Mexico City, one of the world's largest cities, has taken forceful steps to curb the virus' spread, starting with closing down schools and on Tues expanding closures to gyms and swimming pools and even telling restaurants to limit service to takeout. People who venture out tend to wear masks in hopes of protection.

The number of confirmed swine flu cases in the U.S. rose to sixty-six in 6 states, with forty-five in NY, eleven in Calif., six in TX, two in KS and one each in Indiana and Ohio, but cities and states suspected more. In NY, the city's health commissioner said "many hundreds" of school children were sick at a school where a few students had confirmed cases.

New Zealand, Australia, Israel, Britain, Canada and now Germany have also reported cases.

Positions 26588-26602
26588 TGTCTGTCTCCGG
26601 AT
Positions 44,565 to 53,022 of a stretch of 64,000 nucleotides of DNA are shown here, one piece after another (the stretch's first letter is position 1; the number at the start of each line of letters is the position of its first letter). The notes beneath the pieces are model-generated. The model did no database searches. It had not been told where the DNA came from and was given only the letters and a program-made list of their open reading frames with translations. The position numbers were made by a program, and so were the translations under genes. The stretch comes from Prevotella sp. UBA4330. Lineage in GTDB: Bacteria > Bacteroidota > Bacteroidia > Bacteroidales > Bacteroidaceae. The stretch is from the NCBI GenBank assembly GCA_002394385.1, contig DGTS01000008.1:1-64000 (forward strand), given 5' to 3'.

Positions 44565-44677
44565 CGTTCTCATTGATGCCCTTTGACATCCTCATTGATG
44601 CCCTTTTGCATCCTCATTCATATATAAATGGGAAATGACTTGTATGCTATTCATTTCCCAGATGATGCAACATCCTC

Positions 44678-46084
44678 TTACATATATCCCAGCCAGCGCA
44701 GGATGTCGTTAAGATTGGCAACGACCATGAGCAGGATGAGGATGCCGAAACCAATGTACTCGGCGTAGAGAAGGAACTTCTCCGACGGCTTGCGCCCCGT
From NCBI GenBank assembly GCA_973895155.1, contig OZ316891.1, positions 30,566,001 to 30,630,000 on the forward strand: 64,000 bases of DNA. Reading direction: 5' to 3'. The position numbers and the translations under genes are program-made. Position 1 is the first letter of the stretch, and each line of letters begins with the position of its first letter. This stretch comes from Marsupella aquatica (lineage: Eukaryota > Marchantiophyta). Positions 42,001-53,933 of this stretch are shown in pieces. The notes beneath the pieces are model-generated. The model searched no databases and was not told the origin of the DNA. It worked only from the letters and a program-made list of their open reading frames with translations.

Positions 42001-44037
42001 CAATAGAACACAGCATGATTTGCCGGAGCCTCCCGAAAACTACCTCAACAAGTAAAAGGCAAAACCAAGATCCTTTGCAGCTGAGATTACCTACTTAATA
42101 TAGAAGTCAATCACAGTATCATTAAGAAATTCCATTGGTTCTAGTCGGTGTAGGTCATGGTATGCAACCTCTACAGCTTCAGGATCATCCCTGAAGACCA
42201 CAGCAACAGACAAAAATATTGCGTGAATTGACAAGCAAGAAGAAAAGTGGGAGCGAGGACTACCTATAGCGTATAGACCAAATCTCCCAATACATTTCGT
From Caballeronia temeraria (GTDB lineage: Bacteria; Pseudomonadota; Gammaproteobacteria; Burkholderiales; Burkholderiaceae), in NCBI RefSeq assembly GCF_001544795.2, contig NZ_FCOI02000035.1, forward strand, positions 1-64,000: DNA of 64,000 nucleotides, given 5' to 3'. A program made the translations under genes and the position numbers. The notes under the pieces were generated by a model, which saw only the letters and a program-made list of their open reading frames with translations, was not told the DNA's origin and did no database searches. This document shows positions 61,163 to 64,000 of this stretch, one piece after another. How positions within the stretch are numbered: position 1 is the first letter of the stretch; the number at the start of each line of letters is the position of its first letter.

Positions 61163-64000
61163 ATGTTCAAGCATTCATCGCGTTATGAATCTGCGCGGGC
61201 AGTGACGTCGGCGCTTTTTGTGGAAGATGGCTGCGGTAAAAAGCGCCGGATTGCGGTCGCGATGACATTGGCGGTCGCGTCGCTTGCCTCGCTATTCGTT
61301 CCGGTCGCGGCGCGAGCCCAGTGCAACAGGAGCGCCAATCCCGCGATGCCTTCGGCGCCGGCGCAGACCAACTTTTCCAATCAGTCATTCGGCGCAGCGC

But only in Mexico so far are there confirmed deaths, and scientists remain baffled as to why.

The WHO argues against closing down borders to halt the spread, and the United States — although checking arriving travelers for the ill who may need care — agrees it's too late for that tactic.

"Sealing off a border as an approach to containment is something that has been talked over and it was our planning assumption should an outbreak of a new strain of flu occur overseas. We had plans for trying to swoop in and knockout or quench an outbreak if it were occurring far from our borders. That's not the case here," Besser told a telephone briefing of Nevada-based health providers and reporters. "The idea of trying to confine the spread to Mexico is not possible at all."